Embrace Joy Chapter 18
- Embrace Joy (VIDEO)
- What Is Joy?
- The Biology of Joy (VIDEO)
- Joy & Your Brain
- Born Joyful or Raised Joyful?
- The Joy of Motherhood (VIDEO)
- A Mother's Love
- Maternal bond
- Ecstasy & Intimacy
- Joy and Relationships (VIDEO)
- Love & Marriage
- Community & Compassion
- Job Satisfaction
- Mindful Awareness and Faith
- Who Has Joy?
- Follow Your Bliss
- Joy & Longevity (VIDEO)
- Long Happy Life
Long Happy Life
The evidence is piling up that a positive outlook is one factor that helps reduce the risk of disease for many people. Many variables influence longevity, but this much is certain: Taking a joyful approach to life has never been linked with any major illness!
Heart HelpBeing more optimistic can be a boon to your heart. The Women's Health Initiative study gauged the optimism levels of 100,000 postmenopausal women. They found considerable difference in mortality and coronary heart disease rates, with the optimistic women living longer and decreasing their risk of heart disease. Joyfully embracing exercise also helps your heart, by increasing your circulation and strengthening your heart and blood vessels.
Goodbye, PainPeople with chronic pain are twice as likely to suffer from depression and anxiety as those with relative pain-free lives. A person in constant pain cannot enjoy connections with others, loved ones, laughter or any element of joy because the pain supersedes them all. In one study, subjects who watched comedy shows were found to have a higher pain threshold after having a good laugh. Whether the improvement was an effect of being distracted, or the result of neurotransmitters sending positive messages, the people in pain found temporary relief through laughter.
Immune ImprovementOptimism appears to have a positive effect on the immune system. A study of 124 first-year law school students assessed their levels of optimism about law school, asking if they agreed with such statemsnts as “I will be less successful than most of my classmates” or “It’s unlikely that I will fail.” They took the survey at intervals throughout their first year, and each time they were injected with a substance to summon an immune response. Then, two days later, the subjects returned to have the immune response measured. When the students were feeling optimistic about their studies, they had improved immune response. When they were feeling pessimistic, their immune response faltered.
Memory BoostMeditation not only relieves stress and keeps you focused, it appears to improve some kinds of memory loss. Subjects in a study conducted by researchers at the Alzheimer's Research and Prevention Foundation all had some degree of age-related memory loss. They meditated for 12 minutes daily, for eight weeks, using a form of meditation derived from kundalini yoga, called Kirtan Kriya. At the end of eight weeks, they were found to have increased blood circulation to the frontal and parietal lobes of the brain, where memories are stored. They also had improved performance on cognitive tests, including one in which they named as many animals as possible in one minute. A control group, which listened to music rather than meditate, showed none of these improvements.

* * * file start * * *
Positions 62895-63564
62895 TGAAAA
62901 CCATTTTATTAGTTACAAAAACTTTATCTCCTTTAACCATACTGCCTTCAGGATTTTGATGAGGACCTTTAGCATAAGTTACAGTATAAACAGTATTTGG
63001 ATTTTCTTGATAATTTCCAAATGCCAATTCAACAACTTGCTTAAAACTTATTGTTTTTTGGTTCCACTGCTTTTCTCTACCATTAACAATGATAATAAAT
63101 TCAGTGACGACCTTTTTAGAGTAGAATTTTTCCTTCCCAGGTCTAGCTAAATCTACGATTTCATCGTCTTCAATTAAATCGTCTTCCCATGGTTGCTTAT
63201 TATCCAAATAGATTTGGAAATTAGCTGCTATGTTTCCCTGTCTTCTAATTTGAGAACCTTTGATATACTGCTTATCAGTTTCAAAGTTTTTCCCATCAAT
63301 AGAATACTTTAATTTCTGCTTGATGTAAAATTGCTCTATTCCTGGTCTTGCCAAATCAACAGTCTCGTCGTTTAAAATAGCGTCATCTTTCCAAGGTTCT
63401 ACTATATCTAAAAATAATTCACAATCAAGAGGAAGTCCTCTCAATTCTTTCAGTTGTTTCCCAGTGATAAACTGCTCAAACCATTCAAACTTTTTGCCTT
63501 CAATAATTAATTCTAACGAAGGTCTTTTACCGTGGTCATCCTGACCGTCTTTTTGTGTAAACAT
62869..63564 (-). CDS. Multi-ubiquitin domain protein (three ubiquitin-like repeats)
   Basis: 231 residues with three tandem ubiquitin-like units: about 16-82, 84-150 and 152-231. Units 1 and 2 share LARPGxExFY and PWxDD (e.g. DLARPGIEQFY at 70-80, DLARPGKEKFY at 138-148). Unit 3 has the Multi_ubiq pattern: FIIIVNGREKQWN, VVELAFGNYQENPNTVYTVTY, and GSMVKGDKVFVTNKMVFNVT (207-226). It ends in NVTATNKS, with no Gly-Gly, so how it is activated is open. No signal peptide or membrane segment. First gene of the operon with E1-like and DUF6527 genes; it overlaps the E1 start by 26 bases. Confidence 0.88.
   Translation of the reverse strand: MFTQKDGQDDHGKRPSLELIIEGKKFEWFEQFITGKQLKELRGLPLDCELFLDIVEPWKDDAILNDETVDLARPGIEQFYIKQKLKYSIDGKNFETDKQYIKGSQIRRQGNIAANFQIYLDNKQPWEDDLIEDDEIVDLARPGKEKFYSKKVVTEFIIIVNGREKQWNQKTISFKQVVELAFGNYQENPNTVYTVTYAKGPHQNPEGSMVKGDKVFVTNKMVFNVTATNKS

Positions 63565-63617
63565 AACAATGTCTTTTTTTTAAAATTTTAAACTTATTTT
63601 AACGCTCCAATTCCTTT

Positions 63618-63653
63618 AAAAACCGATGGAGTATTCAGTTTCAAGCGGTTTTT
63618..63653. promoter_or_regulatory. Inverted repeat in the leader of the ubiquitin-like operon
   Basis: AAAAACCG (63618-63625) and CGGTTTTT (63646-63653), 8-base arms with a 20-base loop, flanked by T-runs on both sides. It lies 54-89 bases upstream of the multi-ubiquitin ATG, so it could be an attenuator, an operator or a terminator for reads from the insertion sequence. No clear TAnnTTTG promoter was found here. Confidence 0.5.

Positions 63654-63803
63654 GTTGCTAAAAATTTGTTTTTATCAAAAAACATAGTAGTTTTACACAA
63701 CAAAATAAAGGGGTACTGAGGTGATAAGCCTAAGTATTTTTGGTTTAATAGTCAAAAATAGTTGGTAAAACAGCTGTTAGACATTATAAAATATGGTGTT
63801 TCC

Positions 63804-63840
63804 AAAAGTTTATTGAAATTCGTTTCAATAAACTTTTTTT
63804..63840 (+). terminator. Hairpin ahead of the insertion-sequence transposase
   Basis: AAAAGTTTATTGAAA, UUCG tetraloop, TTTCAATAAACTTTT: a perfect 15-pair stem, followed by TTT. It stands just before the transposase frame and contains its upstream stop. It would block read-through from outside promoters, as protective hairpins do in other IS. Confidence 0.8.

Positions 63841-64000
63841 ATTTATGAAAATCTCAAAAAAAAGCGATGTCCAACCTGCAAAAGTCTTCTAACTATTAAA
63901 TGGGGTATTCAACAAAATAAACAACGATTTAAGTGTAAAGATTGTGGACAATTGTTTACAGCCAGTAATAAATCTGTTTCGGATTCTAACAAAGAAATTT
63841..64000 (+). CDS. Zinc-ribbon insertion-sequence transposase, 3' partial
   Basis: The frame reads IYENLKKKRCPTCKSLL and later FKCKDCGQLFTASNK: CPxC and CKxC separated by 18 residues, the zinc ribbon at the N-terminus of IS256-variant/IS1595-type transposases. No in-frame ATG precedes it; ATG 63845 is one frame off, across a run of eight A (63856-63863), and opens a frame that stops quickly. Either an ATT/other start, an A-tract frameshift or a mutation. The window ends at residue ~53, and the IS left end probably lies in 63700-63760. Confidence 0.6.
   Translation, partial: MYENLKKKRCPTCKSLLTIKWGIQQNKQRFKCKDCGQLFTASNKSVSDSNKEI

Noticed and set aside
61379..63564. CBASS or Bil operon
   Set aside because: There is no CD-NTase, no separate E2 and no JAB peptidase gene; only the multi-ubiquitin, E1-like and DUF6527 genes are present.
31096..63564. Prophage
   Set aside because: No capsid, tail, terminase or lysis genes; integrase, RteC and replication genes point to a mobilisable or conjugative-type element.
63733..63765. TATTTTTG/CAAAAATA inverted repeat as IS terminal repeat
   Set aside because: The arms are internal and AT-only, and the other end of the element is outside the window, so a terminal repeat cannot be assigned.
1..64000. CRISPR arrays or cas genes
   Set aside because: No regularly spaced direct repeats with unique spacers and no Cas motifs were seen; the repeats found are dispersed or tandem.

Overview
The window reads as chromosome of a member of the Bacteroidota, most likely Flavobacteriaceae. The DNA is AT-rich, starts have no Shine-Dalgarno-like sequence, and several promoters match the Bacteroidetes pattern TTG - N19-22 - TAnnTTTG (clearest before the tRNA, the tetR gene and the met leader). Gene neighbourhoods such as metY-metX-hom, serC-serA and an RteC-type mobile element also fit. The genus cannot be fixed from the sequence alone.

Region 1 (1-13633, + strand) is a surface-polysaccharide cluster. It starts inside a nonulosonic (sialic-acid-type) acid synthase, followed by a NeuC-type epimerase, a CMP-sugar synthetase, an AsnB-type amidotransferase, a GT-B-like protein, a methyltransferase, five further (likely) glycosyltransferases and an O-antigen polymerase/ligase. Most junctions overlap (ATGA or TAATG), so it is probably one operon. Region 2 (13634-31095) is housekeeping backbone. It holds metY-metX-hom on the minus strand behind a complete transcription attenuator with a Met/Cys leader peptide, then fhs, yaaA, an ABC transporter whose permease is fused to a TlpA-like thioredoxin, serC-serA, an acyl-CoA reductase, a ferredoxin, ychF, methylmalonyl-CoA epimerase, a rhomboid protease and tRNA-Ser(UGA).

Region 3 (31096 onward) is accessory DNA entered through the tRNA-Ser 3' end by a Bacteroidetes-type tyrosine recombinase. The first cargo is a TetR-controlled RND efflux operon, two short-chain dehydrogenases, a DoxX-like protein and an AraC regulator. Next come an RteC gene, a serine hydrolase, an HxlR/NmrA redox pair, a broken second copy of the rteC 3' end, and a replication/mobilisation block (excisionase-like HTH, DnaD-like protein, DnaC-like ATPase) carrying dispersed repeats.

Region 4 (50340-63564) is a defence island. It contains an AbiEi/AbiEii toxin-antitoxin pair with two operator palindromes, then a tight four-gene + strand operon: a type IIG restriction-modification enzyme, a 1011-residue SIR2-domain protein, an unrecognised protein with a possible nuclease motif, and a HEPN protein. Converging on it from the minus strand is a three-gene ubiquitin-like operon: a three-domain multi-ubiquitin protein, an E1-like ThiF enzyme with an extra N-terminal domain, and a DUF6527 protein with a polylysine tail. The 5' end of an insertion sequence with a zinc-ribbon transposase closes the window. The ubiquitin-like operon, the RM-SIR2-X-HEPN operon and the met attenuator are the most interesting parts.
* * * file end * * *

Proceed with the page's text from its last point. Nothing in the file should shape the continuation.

Longer LifeDoes pessimism shorten your life? A study that followed nearly 5,000 university students for more than 40 years found that those who were most pessimistic as students tended to die younger than their peers. An even longer-term study that followed 180 Catholic nuns from early adulthood to old age found that those who wrote positive autobiographies in their early 20s tended to outlive those who wrote more negative accounts. Could it be that the more optimistic among us hang on longer to experience even more joy in life? That may be overinterpreting the evidence. However, no matter how long we live, each moment that we spend connecting with our loved ones and focusing on our joy will improve the quality of our life on this planet.
theVisualMD Wishes to Thank our Scientific Collaborators:
- Deepak Chopra, MD
- Audrey Chun, MD - Geriatrician Medical Director
Martha Stewart Center for Living Mount Sinai Medical Center, New York
- Tereza Hubkova, MD
Canyon Ranch, Lenox, MA
- Mark Liponis, MD
Corporate Medical Director, Canyon Ranch
- Daniel J. Siegel, MD
Interpersonal Neurobiologist UCLA School of Medicine/Mindsight Institute
The material on this site is for informational purposes only and is not intended as medical advice. It should not be used to diagnose or treat any medical condition. Consult a licensed medical professional for the diagnosis and treatment of all medical conditions and before starting a new diet or exercise program. If you have a medical emergency, call 911 immediately.